Despite the subjective complaint about lack of depth it does give the theoretical roots and many fundamental techniques decently and readably. For many purposes though it may have been superceded by R&N 2nd ed.
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22 of 23 people found the following review helpful By A Customer on July 16, 1999
Format: Hardcover
I first used this book as the required text for my course in ML in 1997 and got rave reviews from the students. I will be using it again in 1999. I found ALL of the major topics and issues in ML addressed. The book is easily readable with anyone with a computer science background, and the book works quite well in a wide variety of approaches to presentation at the advanced undergraduate and graduate levels.
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45 of 54 people found the following review helpful By "sanjoy_das" on September 8, 2001
Format: Hardcover
I teach AI at the graduate level in a major US research University, and I specialize in the area. The book does cover many different areas of Machine Learning. Unfortunately, the treatment is quite superficial. A student would find it extremely difficult to grasp imortant concepts without referring to other material. It may be a good reference, but I would definitely not recommend it as the main textbook. Unfortunately, there seem to be very few books in this area adequate for a senior or graduate level course.
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9 of 9 people found the following review helpful By A Customer on January 25, 2003
Format: Hardcover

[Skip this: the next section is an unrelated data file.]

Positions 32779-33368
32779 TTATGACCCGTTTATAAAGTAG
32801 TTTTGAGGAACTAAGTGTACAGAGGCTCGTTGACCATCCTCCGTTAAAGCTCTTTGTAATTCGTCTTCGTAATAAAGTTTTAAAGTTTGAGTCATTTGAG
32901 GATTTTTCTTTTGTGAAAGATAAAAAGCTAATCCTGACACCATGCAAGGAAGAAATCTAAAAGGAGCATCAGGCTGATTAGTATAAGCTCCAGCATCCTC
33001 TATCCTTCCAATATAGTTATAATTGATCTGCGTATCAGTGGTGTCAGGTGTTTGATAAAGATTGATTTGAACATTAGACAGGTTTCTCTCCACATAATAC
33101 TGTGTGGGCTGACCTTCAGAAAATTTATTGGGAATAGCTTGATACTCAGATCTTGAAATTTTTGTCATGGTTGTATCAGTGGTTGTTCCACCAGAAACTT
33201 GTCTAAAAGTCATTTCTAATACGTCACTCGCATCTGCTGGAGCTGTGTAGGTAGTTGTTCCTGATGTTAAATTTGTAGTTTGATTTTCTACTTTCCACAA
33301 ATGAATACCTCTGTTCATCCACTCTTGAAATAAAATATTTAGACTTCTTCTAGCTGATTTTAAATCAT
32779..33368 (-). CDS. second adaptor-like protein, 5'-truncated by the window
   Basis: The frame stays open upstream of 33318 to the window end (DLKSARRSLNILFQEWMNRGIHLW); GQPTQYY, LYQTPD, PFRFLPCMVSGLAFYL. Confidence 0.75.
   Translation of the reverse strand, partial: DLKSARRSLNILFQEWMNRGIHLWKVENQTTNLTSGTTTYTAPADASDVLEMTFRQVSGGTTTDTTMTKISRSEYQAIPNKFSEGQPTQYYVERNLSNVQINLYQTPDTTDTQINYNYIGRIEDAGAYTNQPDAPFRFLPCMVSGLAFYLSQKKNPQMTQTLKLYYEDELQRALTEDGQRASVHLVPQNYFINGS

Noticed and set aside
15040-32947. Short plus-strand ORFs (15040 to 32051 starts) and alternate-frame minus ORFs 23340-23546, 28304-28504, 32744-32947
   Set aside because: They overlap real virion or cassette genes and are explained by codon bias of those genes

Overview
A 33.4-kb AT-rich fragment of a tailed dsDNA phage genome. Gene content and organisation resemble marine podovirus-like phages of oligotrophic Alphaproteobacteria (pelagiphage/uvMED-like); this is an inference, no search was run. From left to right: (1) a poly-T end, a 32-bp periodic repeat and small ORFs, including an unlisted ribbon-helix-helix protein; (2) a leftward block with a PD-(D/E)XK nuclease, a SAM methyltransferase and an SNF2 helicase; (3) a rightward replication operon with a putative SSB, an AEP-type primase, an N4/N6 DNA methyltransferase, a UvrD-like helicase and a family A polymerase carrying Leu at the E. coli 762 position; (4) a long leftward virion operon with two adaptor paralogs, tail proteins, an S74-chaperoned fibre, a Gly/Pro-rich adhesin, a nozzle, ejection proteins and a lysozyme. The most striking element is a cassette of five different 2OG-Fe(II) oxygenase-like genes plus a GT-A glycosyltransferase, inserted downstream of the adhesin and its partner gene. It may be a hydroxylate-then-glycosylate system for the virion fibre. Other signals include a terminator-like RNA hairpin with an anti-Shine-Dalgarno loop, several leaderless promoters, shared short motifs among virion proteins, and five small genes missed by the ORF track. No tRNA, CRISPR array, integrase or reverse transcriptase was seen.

I am a graduate student at a major research university. I am currently taking my fifth AI/Machine Learning graduate course. This is the one book everyone grabs for when they need a reference. I had to mark the spine of my book with tape so I could find it more easily on my colleagues shelves.
Other books are either not as accessible or too niche-specific. This is the only book out there that covers all of the major machine learning techniques (with the possible exception of support vector machines) and covers them in a manner that can be well understood.
Every discipline has one book that must be on your shelf. If you are planning on doing serious research in Machine Learning - this is the one book.
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5 of 5 people found the following review helpful By S. L. on April 24, 2009
Format: Hardcover Verified Purchase
This is extremely intuitive and general point of view on ML.
good for quick reading and getting introduced to the topic.
I'd recommend this to people starting ML.
then move on to more mathematically rigorous and specific books such as
"Pattern Classification"/ "Pattern Recognition and Machine Learning" / Hastie's "Element of Statistical Learning"

i never say this for a book. but it is too pricey for what it is offering.
FYI i think they should increase the price of Chris Bishop's book.
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23 of 30 people found the following review helpful By Steven B. on May 18, 2001
Format: Hardcover
This book is completely worth the price, and worth the hardcover to take care of it. The main chapters of the book are independent, so you can read them in any order. The way it explains the different learning approaches is beautiful because: 1)it explains them nicely 2)it gives examples and 3)it presents pseudocode summaries of the algorithms. As a software developer, what else could I possibly ask for?
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4 of 4 people found the following review helpful By Part Time Reader on June 21, 2006
Format: Hardcover
This is a great book if you're starting out with machine learning. It's rare to come across a book like this that is very well written and has technical depth. The writing is to the point, maybe even a bit terse, but all that you need to know is in there. It's a bit old so doesn't cover kernel methods or SVM's but is still a great first machine learning book.